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Stop Domestic Violence and Abuse

Welcome to the United Methodist Women and Men Collaboration Project

The Baltimore/Washington Conference United Methodist Woman and Men together are trying to prepare our churches and its communities to respond to domestic violence and abuse. We, the United Methodist Woman and the United Methodist Men with help from the Faith Trust Institute of New York are seeking teams from every District in our Conference to respond to this call. We are in need of 2 teams (6 people each) made up of two women, two men and one young adult (18 years or older) and one youth (representing youth programing in your church) represent each District.

The Domestic Violence church team training will take place Saturday October 11, 2014 at Sharp Street UMC in 1206 Etting St., Baltimore MD 21217 from 8am to 5pm. If you are interested, please contact your District UMW or UMM President or Elizabeth Stemly at estemly1190@comcast.net or Bill Weller at billweller@verizon.net ASAP. We must submit our final names by Friday, September 5, 2014.

The training is a pilot project for the Inelda Gonzalez Domestic Violence Initiative in the Baltimore Washington Conference. This is part of the collaborative partnership ministry between the United Methodist Woman and the United Methodist Men. Please help us respond to this call.

God Bless.
Hampton Conway, Jr. BWC UMM Vice President


Did you know?

  • Every 9 seconds in the US, a women is assaulted or beaten
  • Every year, more than 3 million children witness domestic violence in their homes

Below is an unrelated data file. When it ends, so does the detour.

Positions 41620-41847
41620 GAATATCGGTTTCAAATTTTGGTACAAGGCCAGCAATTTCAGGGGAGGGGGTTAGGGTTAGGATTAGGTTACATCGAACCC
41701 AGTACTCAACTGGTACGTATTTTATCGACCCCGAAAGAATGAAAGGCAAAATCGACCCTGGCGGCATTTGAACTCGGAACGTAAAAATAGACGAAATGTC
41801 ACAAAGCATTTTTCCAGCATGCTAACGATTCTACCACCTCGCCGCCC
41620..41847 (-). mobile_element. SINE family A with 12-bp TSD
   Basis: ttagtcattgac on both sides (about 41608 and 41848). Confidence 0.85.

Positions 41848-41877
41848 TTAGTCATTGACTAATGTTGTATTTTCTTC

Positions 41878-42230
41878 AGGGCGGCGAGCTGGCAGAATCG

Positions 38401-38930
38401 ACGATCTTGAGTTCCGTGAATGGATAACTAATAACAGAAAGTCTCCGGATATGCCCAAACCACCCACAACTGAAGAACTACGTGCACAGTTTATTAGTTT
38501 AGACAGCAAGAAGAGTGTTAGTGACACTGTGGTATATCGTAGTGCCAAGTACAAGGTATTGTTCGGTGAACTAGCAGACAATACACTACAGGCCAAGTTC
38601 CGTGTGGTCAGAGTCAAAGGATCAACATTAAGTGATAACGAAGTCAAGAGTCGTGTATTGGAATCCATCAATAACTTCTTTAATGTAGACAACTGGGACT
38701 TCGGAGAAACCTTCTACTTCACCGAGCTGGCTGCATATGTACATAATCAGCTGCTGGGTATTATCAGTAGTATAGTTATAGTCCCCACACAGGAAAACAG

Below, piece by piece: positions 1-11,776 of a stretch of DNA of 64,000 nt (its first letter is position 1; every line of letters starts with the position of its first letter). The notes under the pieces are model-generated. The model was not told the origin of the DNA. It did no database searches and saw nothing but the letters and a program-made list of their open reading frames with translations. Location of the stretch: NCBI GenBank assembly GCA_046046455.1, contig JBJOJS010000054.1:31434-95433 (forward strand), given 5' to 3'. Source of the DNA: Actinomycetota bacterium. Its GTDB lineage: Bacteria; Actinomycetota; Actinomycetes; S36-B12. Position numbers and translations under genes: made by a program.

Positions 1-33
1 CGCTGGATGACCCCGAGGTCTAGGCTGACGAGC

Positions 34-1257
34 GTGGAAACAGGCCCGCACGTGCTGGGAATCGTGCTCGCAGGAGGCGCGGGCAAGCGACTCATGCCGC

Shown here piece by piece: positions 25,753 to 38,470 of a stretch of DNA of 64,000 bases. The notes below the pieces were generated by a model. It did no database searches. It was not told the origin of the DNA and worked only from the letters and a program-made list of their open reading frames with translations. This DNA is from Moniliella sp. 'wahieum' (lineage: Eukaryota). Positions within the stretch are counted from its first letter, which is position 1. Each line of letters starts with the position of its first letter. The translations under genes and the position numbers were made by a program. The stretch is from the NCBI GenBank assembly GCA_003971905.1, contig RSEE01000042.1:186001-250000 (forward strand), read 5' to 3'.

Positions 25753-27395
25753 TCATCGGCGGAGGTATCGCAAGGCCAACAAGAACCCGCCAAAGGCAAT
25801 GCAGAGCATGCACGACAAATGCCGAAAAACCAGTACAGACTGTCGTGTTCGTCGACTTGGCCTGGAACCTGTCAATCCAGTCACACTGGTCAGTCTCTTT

• Nearly 1 in 5 teenage girls who have been in a relationship said a boyfriend threatened violence or self-harm if presented with a breakup.
  • Children who live in homes where there is domestic violence also suffer abuse or neglect at high rates (30% to 60%).
  • 1 in 4 women (24.3%) and 1 in 7 men (13.8%) aged 18 and older in the United States have been the victim of severe physical violence by an intimate partner in their lifetime

Domestic Violence effects 1 in 4 women in the United States alone. Abusers are thought of as out of control and even insane; the reality is often much different; these individuals are usually well liked and respected in there everyday lives and there violent actions are often calculated, sometimes planning out conflicts to gain control over there partner. Violence comes in many forms: physical, emotional and phycological, usually followed by an empty apology, know when its time to leave!

Stop Domestic Violence and Abuse>
A United Methodist Men and Men Collaboration